The New John Gill Exposition of the Entire BibleGenesis 14:1
And it came to pass, in the days of Amraphel king of Shinar,
&c.] Or Babylon, as Onkelos, where Nimrod began his kingdom,
(Genesis 10:8-10) . This was Nimrod himself, as the Jewish writers generally
says; though more likely Ninyas the son of Ninus and Semiramis, and
grandson of Nimrod; or rather some petty prince or deputy governor of
Shinar, under the king of Babylon; since, though named first, he was
not the principal in this war, but fought under the king of Elam, and
as an ally and auxiliary of his; and it may be the kingdom of Babylon
was not as yet of any great extent and power, and that all those
stories told of Ninus, Semiramis, and Ninyas, are mere fables; and
indeed we hear nothing in Scripture of this kingdom, and the kings of
it, from this time, until the times of Merodach Baladan, the son of
Baladan king of Babylon, in the reign of Hezekiah king of Judah; nor of
the Assyrian kingdom, and the kings of it, until Pul king of Assyria,
in the times of Menahem king of Israel; wherefore it is greatly to be
questioned, whether those kingdoms rose to any considerable height
until these times: though some think that Shinar here does not intend
Shinar in Chaldea or Babylon, which was too far distant from Abram, but
Shinar in Mesopotamia, a large city at the foot of a mountain, three
days distant from Mansil, which is now, in Arabic, called Singjar, and
by Ptolemy, Singara F14
Arioch king of Ellasar;
or Telassar, according to the Targum of
Jonathan, a place in Mesopotamia, inhabited by the children of Eden,
(Isaiah 37:12) ; and Stephanus F15 makes mention of a city in Coelesyria,
upon the borders of Arabia, called Ellas, of which this prince may be
thought to be the governor; or rather he was king of a people called
Elesari, whose country is placed by Ptolemy F16 in Arabia; and could
Ninyas be thought to be Amraphel, this king would bid fair to be
Ariaeus a king of Arabia, or a son of his of the same name, that was a
confederate of Ninus, as Diodorus Siculus F17 relates out of Ctesias.
Chedorlaomer king of Elam;
or the Elamites, as the Vulgate Latin
version, the Persians, see (Acts 1:9) . This led Diodorus F18 to say, that
the war Moses speaks of is what the Persians waged against the
Sodomites. This seems to have been the most powerful prince at this
time, to whom the five kings of Sodom… had been subject for twelve
years, but now had rebelled, and to subdue them again he came forth,
with three other kings his allies, see (Genesis 14:4,5) ; but if Elam is the
same with Persia, as it often signifies, or with Elymais, a part of
Persia, that kingdom could not be at this time so large and potent as
it has been since; or Chedorlaomer would not have stood in need of the
assistance of other princes against such petty kings as those of Sodom,
&c. Nor does it seem credible that he should come out of Persia, and
pass through so great a part of the world as the countries of Assyria,
Chaldea, Mesopotamia, Syria, and part of Arabia and of Canaan, to bring
five such small towns or cities into subjection to him, as he must, as
Sir Walter Raleigh F19 observes; nor could the trifle of goods, as they
may be comparatively called, he carried off, be an equivalent to the
expense he must be at in so long a march. It is more probable,
therefore, that this was the name of some place near to the land of
Canaan, built by some of the posterity of Elam, the son of Shem, and
called after the name of their ancestor; or it may be a colony of the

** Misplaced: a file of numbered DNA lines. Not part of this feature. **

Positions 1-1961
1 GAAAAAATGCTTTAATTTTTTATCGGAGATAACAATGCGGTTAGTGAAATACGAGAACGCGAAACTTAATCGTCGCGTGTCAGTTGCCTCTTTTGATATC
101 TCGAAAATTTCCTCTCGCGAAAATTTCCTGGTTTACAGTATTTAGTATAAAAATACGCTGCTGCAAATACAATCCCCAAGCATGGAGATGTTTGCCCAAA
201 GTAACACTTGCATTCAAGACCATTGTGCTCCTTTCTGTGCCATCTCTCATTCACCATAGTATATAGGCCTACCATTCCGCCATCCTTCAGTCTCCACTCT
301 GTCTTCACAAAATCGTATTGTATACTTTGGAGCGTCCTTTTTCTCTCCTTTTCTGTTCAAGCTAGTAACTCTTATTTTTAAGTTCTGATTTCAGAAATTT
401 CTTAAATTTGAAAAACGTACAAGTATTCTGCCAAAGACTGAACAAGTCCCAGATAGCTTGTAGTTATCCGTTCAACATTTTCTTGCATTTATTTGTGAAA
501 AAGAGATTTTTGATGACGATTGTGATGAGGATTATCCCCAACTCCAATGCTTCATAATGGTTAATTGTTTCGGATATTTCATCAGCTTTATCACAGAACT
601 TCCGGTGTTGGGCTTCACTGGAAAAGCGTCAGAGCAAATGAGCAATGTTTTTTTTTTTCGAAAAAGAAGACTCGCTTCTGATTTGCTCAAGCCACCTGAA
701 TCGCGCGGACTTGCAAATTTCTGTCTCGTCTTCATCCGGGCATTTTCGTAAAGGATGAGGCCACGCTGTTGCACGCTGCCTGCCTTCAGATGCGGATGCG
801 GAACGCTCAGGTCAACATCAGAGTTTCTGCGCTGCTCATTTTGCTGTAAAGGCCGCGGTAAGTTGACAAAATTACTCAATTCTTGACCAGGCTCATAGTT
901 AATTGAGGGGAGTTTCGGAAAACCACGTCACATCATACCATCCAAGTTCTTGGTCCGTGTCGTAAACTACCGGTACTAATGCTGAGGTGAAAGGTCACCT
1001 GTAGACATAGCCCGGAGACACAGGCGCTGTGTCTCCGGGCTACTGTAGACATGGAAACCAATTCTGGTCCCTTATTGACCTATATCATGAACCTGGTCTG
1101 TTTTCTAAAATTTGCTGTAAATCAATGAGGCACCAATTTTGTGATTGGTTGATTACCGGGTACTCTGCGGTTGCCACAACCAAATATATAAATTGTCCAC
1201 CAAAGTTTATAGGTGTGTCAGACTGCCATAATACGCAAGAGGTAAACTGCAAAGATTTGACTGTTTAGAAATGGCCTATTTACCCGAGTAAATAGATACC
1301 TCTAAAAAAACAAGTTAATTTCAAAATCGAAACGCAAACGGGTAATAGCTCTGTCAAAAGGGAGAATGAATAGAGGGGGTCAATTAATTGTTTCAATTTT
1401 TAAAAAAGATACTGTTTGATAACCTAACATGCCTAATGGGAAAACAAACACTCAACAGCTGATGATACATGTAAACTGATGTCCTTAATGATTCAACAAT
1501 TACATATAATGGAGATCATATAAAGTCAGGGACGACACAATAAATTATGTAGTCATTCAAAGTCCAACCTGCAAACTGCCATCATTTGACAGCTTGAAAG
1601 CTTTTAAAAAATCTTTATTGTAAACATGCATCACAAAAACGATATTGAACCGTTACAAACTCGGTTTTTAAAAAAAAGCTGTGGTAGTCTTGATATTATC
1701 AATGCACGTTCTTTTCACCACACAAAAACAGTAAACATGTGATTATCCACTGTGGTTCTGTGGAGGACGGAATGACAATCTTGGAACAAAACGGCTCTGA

Elamites in those parts, of which this prince was their head and chief:
and Tidal king of nations;
that is, either of other nations distinct
from those before mentioned, so Aben Ezra; or else, as he also
observes, the name of a province; or as Jarchi and Ben Melech, the name
of a place called Goim, because there were gathered together many out
of various nations and places, and they set a man to reign over them,
whose name was Tidal; just as one of the Galilees in later times was
called Galilee of the nations, for a like reason. Sir Walter Raleigh
F20 conjectures, that as there were many petty kingdoms joining to
Phoenicia and Palestine, as Palmyrene, Batanea, Laodicene, Apamene,
Chalcidice, Cassiotis and Celibonitis, these might be gathered together
under this man. According to Eupolemus F21, an Heathen writer, these
several princes were Armenians that fought with the Phoenicians, and
overcame them, by whom Lot was carried captive. Josephus F23 indeed,
accommodating himself to the Greek historians, and in favour of them,
says that the Assyrians at this time were masters of Asia, and led out
an army under four generals, and made the kings of Sodom… tributary
to them; and they rebelling against them, made another expedition upon
them under these four kings as their generals, and conquered them: but
it seems not likely that the Assyrian monarchy was so large at this
time; or if it was, these live petty kings of the plain of Jordan, who
had not so much ground as our Middlesex, as Sir Walter Raleigh F24
observes, and perhaps not a quarter of the people in it, would never
have dared to have engaged with so powerful an adversary.
F14 Hyde Hist. Relig. Pers. c. 2. p. 46.
F15 De Urbibus.
F16 Geograph. l. 6. c. 7.
F17 Bibliothec. l. 2. p. 90.
F18 Apud Drusium in loc.
F19 History of the World, par. 1. B. 2. c. 1. sect. 13. p. 138.
F20 Ibid. sect. 11. p. 137.
F21 Apud Euseb. Praepar. Evangel. l. 9. c. 17. p. 418.
F23 Antiqu. l. 1. c. 9.
F24 Ut supra, (History of the World, par. 1. B. 2. c. 1.) sect. 10. p. 136.
The New John Gill's Exposition of the Entire Bible Modernised and adapted for the computer by Larry Pierce of Online Bible. All Rightes Reserved, Larry Pierce, Winterbourne, Ontario.
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Gill, John. "Commentary on Genesis 14:1". "The New John Gill Exposition of the Entire Bible". <http://classic.studylight.org/com/geb/view.cgi?book=ge&chapter=014&verse=001>. 1999.